Did you know there are 11 personality disorders?
We often hear about the antisocial personality but there are actually eleven personality disorders listed in the Diagnostic and Statistical Manual of Mental Disorders (DSM-IV-TR). They are divided into clusters A, B and C.
Individuals with these disorders often appear odd and eccentric. These can usually (but not always) be seen in people who have some type of chronic psychotic disorder (e.g. Schizophrenia).
1. Paranoid Personality Disorder will display a pattern of distrust and suspiciousness that others motive are interpreted as malevolent (malicious).
2. Schizoid Personality Disorder will display a pattern of detachment from social relationships, and a restricted range of emotional expression.
3. Schizotypal Personality Disorder will display a pattern of acute discomfort in close relationships, cognitive or perceptual distortions, and eccentricities of behavior.
Individuals with these disorders often appear dramatic, emotional, or erratic.
4. Antisocial Personality Disorder will display a pattern of disregard for, and violation of, the rights of others.
5. Borderline Personality Disorder will display a pattern of instability in interpersonal relationships, self-image, and affects, and marked impulsivity.
6. Histrionic Personality Disorders will display a pattern of excessive emotionality and attention seeking.
7. Narcissistic Personality Disorder will display a pattern of grandiosity, need for admiration, and lack of empathy.
Individuals often appear anxious, fearful, needy, or preoccupied.
8. Avoidant Personality Disorder will display a pattern of social inhibition, feelings of inadequacy, and hypersensitivity to negative evaluation.
9. Dependent Personality Disorder will display a pattern of submissive and clinging behavior related to an excessive need to be taken care of.
10. Obsessive-Compulsive Personality Disorder will display a pattern of preoccupation with orderliness, perfectionism, and control.
11. Personality Disorder Not Otherwise Specified The individual meets the general criteria for a personality disorder and traits of several personality disorders are present, but the criteria for any specific personality disorder are not met. Or, the individual personality patterns meet the criteria for a personality disorder, but the individual is not included in the classification (e.g. passive-aggressive personality disorder).
Everyone connects crimes to the anti-social personality. Let’s take a minute and examine the criteria for this type of personality.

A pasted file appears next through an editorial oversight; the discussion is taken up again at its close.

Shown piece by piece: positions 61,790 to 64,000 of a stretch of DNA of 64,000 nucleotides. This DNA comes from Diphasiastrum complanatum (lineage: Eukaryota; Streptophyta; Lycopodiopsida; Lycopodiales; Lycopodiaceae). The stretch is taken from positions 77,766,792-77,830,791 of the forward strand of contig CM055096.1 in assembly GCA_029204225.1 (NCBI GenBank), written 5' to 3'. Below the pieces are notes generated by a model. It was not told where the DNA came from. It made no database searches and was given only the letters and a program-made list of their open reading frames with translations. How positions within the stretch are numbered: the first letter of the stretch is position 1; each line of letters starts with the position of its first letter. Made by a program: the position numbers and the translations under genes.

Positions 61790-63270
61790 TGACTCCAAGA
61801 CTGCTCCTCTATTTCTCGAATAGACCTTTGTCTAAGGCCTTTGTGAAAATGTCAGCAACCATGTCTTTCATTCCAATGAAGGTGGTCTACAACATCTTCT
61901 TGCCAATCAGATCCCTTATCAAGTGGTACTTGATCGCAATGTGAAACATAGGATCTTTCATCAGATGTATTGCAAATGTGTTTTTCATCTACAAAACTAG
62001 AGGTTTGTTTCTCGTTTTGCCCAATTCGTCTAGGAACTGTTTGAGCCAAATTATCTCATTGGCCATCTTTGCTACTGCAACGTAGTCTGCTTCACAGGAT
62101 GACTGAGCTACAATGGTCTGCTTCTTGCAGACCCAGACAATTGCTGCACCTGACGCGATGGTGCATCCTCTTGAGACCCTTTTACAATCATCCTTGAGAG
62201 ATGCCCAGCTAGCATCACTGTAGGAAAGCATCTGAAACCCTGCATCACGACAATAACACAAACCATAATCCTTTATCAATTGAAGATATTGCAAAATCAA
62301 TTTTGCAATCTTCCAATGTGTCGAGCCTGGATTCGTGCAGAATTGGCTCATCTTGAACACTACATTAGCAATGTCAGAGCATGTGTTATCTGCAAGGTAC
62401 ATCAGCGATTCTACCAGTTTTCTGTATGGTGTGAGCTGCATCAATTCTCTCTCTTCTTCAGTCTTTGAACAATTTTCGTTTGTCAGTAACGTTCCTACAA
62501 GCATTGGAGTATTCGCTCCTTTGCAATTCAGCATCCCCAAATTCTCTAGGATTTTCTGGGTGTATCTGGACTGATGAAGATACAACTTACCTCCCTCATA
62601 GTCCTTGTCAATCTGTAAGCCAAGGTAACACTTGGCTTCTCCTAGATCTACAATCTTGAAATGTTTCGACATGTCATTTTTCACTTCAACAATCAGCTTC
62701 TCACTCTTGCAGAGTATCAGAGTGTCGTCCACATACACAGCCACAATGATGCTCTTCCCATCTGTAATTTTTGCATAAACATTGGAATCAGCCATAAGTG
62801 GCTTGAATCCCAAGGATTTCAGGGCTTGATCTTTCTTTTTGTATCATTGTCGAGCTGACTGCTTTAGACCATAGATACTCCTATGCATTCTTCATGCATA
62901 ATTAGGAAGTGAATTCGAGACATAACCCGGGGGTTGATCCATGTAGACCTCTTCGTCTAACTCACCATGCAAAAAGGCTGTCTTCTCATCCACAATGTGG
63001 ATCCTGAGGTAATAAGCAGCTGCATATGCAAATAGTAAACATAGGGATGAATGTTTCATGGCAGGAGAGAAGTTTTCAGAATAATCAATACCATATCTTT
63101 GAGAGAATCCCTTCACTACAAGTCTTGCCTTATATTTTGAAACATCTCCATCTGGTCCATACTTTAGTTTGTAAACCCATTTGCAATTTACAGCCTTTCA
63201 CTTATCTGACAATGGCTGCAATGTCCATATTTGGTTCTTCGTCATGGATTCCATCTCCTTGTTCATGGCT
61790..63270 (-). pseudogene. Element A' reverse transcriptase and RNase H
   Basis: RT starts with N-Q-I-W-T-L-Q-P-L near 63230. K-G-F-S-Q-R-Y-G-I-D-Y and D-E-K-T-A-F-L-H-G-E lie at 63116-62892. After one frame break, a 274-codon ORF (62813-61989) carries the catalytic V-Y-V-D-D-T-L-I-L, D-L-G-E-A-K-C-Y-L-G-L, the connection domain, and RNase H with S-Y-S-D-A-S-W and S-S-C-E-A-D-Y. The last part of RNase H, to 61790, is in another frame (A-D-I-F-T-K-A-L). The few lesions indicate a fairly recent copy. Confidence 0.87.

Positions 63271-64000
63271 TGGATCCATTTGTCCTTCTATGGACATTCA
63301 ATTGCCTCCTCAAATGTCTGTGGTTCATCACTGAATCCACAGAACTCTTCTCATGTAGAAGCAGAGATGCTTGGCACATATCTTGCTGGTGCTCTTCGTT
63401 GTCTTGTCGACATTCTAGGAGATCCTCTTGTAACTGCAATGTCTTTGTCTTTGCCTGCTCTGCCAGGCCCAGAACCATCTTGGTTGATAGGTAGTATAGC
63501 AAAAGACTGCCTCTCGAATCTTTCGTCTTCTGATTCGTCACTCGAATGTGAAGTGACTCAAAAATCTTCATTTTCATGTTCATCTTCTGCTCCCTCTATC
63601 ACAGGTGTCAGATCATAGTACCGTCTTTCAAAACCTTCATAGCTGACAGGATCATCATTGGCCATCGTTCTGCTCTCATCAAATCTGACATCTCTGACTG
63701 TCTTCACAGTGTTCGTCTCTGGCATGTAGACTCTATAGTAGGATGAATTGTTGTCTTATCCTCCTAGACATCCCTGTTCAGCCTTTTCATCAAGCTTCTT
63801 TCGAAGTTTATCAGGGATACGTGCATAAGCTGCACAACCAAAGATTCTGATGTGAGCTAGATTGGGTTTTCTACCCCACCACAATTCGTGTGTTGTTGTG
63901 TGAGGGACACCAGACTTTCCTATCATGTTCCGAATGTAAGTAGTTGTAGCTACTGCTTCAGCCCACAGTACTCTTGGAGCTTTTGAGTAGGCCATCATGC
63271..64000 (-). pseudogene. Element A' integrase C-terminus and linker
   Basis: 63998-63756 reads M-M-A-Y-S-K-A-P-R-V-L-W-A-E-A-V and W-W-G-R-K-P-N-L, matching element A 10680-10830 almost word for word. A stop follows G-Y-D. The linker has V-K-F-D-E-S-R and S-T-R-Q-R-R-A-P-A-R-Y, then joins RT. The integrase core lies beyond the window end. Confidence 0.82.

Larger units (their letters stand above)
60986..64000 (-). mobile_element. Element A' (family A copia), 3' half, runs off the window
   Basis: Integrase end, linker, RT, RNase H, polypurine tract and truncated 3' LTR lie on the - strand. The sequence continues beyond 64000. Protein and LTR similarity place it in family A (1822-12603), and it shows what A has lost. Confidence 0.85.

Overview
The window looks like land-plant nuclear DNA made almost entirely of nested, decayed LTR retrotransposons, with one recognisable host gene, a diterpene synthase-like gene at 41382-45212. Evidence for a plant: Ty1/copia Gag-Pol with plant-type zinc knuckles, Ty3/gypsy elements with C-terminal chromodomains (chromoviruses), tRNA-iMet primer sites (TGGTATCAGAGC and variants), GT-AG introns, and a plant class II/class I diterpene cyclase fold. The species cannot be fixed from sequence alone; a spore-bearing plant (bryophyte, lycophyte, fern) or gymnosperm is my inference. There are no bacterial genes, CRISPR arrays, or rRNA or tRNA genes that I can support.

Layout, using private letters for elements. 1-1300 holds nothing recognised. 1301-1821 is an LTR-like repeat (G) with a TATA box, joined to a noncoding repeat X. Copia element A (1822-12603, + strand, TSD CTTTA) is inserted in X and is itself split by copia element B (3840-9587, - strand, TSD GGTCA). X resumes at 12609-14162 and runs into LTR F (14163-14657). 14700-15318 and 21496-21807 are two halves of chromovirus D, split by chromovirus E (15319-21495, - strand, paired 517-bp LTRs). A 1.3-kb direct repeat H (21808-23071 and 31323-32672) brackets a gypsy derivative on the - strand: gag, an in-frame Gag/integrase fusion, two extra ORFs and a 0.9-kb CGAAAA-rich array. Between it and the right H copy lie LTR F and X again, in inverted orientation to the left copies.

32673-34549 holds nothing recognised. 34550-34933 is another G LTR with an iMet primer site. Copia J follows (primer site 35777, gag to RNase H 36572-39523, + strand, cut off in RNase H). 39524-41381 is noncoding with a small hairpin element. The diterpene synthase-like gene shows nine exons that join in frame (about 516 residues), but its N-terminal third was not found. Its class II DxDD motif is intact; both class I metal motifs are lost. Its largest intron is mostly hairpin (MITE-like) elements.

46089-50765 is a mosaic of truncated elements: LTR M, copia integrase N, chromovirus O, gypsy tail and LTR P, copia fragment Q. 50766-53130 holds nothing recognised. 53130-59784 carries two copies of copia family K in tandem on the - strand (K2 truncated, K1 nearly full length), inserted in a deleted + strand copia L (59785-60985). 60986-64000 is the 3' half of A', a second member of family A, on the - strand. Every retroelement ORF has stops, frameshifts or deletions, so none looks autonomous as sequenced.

The Anti-Social Personality is the USA version of what other professionals describe as the sociopath and psychopath. This type of personality fits about 54% of American’s. In fact the terms sociopath and psychopaths are not even listed in the USA version as a mental health diagnosis. The anti-social personality does NOT totally fit into Dr. Hare/Checkley’s versions of the psychopath.
Specifics for Anti-Social Personality Disorder according to the DSM-IV-TR.
A) There is a pervasive pattern of disregard for, and violation of, the rights of others occurring since age 15 years, as indicated by three or more of the following:
• Failure to conform to social norms with respect to lawful behaviors as indicated by repeatedly performing acts that are grounds for arrest.
• Deception, as indicated by repeated lying, use of aliases, or conning others for personal profit or pleasure.
• Impulsiveness or failure to plan ahead.
• Irritability and aggressiveness, as indicated by repeated physical fights or assaults.
• Reckless disregard for safety of self or others.
• Consistent irresponsibility, as indicated by repeated failure to sustain consistent work behavior or honor financial obligations.
• Lack of remorse, as indicated by being indifferent to or rationalizing having hurt, mistreated, or stolen from another.
B) The individual is at least 18 years old. Children cannot be diagnosed as ASPD. Childhood diagnosis similar to ASPD are; Conduct Disorder, Oppositional Defiant Disorder and Reactive Attachment Disorders.
C) There is evidence of conduct disorder with onset before age 15 years.
D) The occurrence of antisocial behavior is not exclusively during the course of schizophrenia or a manic episode.
In America, we have always struggled with giving people labels. The American Psychiatric Association who wrote the DSM(4) resisted using the terms sociopath and psychopath because they reflect a negative image.
I say if it walks like a duck, quacks like a duck, it a duck.
A new version of the DSM(5) is expected out in May 2013. With the United States holding the highest of any other country in world for serial murders, my hope is they will include a more realistic version of what Checkley and Hare have described.
Any one of these personality disorders types could be used for a character in your book. All you have to do is look at the symptoms to get the picture of characters in your mind . The human experience is fascinating and those with an abnormal psychology can make the best villains.
You could have a disorganized killer from Cluster A, who leaves evidence everywhere. The calculating killer or cult leader from Cluster B, whose charisma radiates others to do his deeds. Or a psycho-stalker girlfriend from hell using Cluster C. Even better…have all three! LOL!
Hope I’ve ignited a image in your mind for your next character in your book!
The Diagnostic and Statistical Manual of Mental Orders, fourth addition DSM-IV-TR published by: American Psychiatric Association (2000), pgs-93-102, 127-130, 685-729.
Blog Edited by DeAnn Sicard